Jump to content
  • Advertisement

Archived

This topic is now archived and is closed to further replies.

Black Marq

Protected mode programming?

This topic is 6149 days old which is more than the 365 day threshold we allow for new replies. Please post a new topic.

If you intended to correct an error in the post then please contact us.

Recommended Posts

What are major differences between Real Mode Programming and Protect Mode Programming? Also is there a good book out there that explains how protect mode programming works, because I got a couple of assembler books, but all of them refuse to talk about protect mode programming. WHy? BM

Share this post


Link to post
Share on other sites
Advertisement
It gets pretty indepth, so I''m going to post a link to it.

http://www.nondot.org/sabre/os/articles/ProtectedMode/

That has a good amount of articles that should cover what your looking for.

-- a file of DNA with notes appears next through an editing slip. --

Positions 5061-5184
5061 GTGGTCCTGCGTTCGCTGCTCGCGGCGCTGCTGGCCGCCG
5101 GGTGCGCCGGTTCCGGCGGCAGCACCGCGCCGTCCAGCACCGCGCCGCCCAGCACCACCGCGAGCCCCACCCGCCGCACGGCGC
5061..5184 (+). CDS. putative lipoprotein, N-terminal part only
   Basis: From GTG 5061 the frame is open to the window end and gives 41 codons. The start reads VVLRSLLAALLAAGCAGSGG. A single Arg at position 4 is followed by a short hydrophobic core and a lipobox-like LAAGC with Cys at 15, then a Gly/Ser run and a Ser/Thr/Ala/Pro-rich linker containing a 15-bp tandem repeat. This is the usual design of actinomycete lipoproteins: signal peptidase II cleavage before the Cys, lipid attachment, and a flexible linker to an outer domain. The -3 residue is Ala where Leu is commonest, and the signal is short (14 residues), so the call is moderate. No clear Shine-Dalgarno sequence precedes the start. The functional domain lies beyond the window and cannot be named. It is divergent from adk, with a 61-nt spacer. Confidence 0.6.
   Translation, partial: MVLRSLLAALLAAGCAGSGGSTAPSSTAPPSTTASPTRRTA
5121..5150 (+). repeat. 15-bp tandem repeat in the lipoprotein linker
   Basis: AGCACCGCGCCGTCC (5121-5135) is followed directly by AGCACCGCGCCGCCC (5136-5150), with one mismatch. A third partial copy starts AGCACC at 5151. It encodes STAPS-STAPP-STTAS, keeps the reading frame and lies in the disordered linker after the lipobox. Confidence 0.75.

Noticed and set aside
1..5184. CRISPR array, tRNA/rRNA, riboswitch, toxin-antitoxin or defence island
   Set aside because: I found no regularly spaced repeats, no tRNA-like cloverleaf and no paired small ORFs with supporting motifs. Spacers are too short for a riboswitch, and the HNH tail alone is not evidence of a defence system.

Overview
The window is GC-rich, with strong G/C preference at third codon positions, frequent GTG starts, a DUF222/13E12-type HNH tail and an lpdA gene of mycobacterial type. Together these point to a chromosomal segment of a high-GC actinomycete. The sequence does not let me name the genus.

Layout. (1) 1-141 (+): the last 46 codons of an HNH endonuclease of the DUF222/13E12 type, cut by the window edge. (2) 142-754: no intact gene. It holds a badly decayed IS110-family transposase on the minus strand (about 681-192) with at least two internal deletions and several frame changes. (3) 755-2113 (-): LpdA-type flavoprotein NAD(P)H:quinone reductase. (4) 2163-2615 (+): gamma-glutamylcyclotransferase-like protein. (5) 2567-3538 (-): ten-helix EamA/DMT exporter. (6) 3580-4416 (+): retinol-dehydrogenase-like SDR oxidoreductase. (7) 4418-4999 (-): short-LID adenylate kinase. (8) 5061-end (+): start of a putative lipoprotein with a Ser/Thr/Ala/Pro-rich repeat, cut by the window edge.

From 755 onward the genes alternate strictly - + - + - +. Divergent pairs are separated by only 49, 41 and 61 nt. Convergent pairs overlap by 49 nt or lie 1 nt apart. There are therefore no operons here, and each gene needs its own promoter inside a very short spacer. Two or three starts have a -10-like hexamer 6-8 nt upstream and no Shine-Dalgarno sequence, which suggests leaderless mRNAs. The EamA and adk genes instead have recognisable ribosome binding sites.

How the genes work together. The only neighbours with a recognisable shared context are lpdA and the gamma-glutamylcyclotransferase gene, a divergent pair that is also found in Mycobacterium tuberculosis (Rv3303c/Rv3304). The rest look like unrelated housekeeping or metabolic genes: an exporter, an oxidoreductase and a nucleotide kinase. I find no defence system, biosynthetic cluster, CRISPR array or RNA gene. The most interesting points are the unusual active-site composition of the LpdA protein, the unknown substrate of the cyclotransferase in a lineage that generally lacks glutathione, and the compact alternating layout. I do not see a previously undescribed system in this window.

Glandalf

Share this post


Link to post
Share on other sites
The most noticable difference is the memory model - Real-mode is a p.i.t.a., protected is verra naice.

In the hay-days 386enh Win16 was the primary way to access protected mode as well as something called DOS4GW which was made by Watcom and is now discontinued IIRC.

There''s a free IDE called masm, and tutorials on how to use it (search for masm and Icezillain), which is for programming Windows in x86.

I think SAMS published a book called "Make your own 32 OS" which covered protected mode asm.


Magmai Kai Holmlor
- Not For Rent

Share this post


Link to post
Share on other sites
quote:
Original post by Magmai Kai Holmlor
I think SAMS published a book called "Make your own 32 OS" which covered protected mode asm.

That was Make your own 32-bit OS (in 24 days? ), but other than that you''re right.

Share this post


Link to post
Share on other sites

  • Advertisement
×

Important Information

By using GameDev.net, you agree to our community Guidelines, Terms of Use, and Privacy Policy.

We are the game development community.

Whether you are an indie, hobbyist, AAA developer, or just trying to learn, GameDev.net is the place for you to learn, share, and connect with the games industry. Learn more About Us or sign up!

Sign me up!